If you are doing a retrospective for a larger period of time, then consider starting the retrospective by building a timeline of events. For more info, check out this blog:

Thanks Linda and Jeff for sharing your methods and ideas.

Friday, November 5, 2010

What is your top 1 agile tip? @AgileVancouver

The agile Vancouver conference wrapped up yesterday - a great Canadian conference if you are wondering where to spend your training budget in 2011. On Wednesday morning we held an open space similar to the agile panel at SDEC. We opened the floor for questions, ranked them, and then spent 10 minutes on each topic. Since the open space was largely filled with speakers and experienced agilists, I asked this question: "What is your top 1 agile tip". Here are our responses with twitter usernames where applicable:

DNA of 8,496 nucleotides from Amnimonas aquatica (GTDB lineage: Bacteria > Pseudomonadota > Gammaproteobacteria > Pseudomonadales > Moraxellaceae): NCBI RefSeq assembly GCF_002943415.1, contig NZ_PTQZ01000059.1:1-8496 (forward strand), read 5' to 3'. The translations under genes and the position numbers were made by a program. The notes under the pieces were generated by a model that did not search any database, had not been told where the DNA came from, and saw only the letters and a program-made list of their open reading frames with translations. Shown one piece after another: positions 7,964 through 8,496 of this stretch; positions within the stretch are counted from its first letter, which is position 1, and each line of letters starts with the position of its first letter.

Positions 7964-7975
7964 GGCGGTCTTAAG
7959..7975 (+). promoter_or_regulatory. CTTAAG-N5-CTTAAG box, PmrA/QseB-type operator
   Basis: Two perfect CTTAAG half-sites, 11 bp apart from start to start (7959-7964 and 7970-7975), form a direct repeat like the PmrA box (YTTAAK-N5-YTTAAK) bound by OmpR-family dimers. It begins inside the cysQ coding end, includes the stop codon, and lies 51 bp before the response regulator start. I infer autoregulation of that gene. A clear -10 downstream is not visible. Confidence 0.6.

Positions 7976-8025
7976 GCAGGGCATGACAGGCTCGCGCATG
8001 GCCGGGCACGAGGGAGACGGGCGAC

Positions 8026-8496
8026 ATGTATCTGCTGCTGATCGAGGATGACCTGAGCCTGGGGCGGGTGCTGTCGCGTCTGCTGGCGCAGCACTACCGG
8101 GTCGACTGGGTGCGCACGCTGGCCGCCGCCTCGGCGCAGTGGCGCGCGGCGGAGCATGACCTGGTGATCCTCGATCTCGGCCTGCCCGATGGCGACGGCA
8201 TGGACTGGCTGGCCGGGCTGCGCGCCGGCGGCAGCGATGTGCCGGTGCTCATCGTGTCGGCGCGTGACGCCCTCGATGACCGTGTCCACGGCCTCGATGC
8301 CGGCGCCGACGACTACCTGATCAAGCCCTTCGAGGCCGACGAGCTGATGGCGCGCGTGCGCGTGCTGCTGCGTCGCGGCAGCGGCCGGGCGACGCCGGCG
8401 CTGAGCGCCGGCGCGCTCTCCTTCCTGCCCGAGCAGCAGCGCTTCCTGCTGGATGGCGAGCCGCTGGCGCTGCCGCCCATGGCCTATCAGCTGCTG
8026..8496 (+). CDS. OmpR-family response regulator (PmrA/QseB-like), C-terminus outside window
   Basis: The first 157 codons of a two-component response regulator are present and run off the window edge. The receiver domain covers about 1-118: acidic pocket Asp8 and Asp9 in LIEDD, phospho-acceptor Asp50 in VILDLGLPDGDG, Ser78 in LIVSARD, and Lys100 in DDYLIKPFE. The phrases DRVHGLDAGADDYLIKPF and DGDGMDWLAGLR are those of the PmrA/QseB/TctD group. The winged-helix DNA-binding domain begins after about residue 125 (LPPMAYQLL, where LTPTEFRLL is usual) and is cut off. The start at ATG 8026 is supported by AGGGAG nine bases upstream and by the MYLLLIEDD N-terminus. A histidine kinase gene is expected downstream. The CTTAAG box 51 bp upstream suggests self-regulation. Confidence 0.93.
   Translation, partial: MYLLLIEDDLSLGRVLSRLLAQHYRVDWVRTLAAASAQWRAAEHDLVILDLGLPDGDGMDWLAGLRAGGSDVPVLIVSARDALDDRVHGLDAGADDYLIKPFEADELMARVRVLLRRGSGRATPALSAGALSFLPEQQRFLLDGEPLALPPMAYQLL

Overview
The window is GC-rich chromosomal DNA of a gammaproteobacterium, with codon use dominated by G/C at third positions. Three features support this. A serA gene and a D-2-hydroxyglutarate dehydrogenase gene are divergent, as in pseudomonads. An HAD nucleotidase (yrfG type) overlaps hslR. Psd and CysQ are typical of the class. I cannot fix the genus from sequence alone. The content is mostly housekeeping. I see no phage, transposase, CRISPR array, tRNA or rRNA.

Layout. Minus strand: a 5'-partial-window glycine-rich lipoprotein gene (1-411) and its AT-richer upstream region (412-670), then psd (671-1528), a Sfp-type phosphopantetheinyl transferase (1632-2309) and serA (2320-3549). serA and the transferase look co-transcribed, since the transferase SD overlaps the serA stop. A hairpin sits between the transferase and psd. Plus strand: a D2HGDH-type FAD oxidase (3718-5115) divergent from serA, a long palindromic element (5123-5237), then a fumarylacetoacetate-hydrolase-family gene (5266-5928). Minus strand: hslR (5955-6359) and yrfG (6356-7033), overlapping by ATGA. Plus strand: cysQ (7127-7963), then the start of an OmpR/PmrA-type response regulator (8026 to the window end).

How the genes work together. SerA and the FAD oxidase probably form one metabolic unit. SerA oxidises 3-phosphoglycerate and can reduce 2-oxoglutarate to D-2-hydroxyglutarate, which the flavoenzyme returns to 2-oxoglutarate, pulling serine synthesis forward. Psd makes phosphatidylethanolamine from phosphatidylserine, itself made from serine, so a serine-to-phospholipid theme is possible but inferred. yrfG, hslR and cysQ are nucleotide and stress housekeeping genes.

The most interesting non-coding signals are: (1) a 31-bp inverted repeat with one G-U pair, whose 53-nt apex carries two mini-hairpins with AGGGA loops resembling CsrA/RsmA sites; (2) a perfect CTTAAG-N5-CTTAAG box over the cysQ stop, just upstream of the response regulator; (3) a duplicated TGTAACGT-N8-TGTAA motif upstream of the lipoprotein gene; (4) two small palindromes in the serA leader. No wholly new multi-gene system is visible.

@lucisferre - "Working towards continuous delivery"
@dbelcham - "Be agile w/ agile practices. Adopt what works"
@mikeeedwards - "One step at a time. Find small wins"
unknown - "Adopt pair programming"
Angel from Spain - "Make the change come from them - get them to see the problem and come up with the improvement"
@Ang3lFir3 - "Can't do it without the right people. One bad egg spoils the whole bunch. Get the right people on the bus"
@dwhelan - "Find the bottlneck in your value flow and cut it in half"
@srogalsky - "Uncover better ways. Never stop learning. You are never finished being agile"
@mfeathers - "Don't forget about the code or it will bury you. It will $%#ing bury you"
@robertreppel - "Recognize your knowledge gaps and bring in help if you need it"
@jediwhale - "Pull the caps lock key off your keyboard"

Next time I'm in a panel, the question will be: "I love agile because..." Feel free to comment with your answers.